Fall Bonsai Care

 – by Daniel Cruz

View of one bench of the bonsai selection

Fall is finally here and I couldn’t be happier to have the cooler weather we have had here lately. Gone for now are the days of just trying to keep plants alive and watered. By now you should have cut down fertilizing way back, 50% – 60% less.

The cooler weather will have caused most trees to put out an additional growth spurt. Keep an eye on any wired branches to ensure no branches become gouged by wire that is too tightly wrapped. Ficus in particular are fast growers and most likely to be gouged by your wire. Just like their full sized counterparts many conifers will begin a thickening and build up of their bark. Check your pines and junipers carefully and consider removing your wiring altogether or remove your wiring and replace, but slightly looser.

Deciduous trees will begin leaf drop soon, and this will give you a good opportunity to study your trees and make any plans for next year. Many bare bonsai trees are just as beautiful when bare of leaves, and look just as sturdy and strong as their bigger cousins. I only wish my maples looked as lovely as those grown in cooler climates, but I am truly happy for what I have. They look incredible in spring and even though I move them to shadier areas of my garden their leaves still turn brown around the edges. I was considering getting rid of my three maples, but decided that I would keep them. Just as many considered all the recent rain we have had lately a nuisance, many would consider it a blessing. I guess realistically, as much as we wish, we just can’t have sunshine on every day. To get rid of my maples because of a little leaf burn around the edges would be like hating roses because they have thorns.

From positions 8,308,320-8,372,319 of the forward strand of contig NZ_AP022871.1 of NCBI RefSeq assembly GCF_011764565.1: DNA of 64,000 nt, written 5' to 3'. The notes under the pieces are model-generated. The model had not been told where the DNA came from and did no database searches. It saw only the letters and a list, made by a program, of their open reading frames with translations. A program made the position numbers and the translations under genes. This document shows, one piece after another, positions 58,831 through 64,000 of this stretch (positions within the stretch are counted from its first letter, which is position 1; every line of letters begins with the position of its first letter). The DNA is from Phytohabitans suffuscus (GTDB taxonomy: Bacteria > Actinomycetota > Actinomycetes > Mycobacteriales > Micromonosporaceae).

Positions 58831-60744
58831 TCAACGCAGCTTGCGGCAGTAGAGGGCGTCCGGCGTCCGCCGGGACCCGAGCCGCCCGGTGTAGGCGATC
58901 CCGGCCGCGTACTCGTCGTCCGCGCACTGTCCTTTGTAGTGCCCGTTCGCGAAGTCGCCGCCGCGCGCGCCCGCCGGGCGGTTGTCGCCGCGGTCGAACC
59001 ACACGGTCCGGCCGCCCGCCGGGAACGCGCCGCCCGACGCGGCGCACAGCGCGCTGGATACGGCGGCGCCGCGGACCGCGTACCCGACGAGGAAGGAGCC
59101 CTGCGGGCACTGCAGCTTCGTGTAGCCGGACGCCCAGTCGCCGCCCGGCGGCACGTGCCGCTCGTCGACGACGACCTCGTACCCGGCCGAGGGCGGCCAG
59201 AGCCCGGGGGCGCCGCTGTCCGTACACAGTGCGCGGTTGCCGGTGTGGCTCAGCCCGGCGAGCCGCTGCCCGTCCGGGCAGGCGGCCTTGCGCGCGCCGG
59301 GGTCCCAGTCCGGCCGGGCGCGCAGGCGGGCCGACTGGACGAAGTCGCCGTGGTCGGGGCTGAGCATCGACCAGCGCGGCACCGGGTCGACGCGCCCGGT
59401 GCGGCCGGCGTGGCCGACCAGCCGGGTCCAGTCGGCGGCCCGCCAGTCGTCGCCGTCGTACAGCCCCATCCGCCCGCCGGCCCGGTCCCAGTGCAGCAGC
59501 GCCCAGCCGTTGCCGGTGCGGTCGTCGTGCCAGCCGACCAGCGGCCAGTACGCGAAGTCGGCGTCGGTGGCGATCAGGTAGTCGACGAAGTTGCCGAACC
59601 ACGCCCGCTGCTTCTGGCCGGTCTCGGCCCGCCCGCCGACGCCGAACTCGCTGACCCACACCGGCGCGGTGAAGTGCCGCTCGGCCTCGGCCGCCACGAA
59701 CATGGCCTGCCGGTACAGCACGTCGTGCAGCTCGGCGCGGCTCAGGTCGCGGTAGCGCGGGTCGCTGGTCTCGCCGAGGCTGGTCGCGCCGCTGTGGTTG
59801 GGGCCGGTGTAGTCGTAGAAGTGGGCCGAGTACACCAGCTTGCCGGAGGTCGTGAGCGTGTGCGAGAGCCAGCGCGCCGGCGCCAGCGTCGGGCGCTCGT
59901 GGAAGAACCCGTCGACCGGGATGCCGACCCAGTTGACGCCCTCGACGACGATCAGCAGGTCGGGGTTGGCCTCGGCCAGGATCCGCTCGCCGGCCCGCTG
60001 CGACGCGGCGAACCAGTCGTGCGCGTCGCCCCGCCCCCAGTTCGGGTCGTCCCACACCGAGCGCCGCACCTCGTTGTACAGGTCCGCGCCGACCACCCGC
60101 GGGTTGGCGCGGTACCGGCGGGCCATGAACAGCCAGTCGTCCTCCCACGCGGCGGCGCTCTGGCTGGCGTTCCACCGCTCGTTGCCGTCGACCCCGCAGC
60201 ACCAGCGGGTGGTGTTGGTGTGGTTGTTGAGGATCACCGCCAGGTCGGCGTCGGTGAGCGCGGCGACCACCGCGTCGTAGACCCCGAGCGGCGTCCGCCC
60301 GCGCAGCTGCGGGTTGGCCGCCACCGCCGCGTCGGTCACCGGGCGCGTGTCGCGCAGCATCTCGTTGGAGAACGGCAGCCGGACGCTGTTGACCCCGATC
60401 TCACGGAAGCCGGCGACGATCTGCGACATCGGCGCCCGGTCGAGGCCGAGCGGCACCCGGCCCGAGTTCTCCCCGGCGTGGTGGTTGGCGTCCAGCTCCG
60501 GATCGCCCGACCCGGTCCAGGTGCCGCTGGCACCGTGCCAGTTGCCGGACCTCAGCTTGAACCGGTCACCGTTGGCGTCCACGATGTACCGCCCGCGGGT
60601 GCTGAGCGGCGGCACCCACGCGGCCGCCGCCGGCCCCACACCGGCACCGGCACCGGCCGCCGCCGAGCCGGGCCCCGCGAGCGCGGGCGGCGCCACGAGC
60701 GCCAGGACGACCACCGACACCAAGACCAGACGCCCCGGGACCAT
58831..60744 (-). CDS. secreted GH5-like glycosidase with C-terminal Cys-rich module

Not too much work and lovely weather to boot!



houston bonsai
View of one bench of the bonsai selection

We have been making and selling Bonsai trees since the 1960’s.

Soon we will be adding more information and articles about growing Bonsais in our climate.

Be sure to watch for our bonsai classes.

Our prices run from $25 to $1000.

Because the inventory changes so often be sure to call first.

We will be posting photos of bonsai plants we have and have had here at Maas.

If you have a bonsai you are proud of, send a photo and we will put it here for all the world to see.
Bonsai Tips

Selecting a Pot

Bonsai is an art form. Because bonsai grow in shallow containers, they require frequent watering and inspection, careful pruning as well as occasional fertilizing, root trimming and repotting, to keep them healthy and within bounds. Bonsai are outdoor plants, but they may be brought indoors for short periods of time on special occasions or for display purposes. To keep top and bottom growth in healthy balance, a plant is periodically removed from its pot and three roots are trimmed back to encourage growth of new feeder roots, then repotted in fresh soil.

Styles: five main (but over 30 in all)
1. Formal upright
2. Informal upright (curved trunk)
3. Slanting
4. Half cascade
5. Cascade


houston bonsai
ficus, nice exposed roots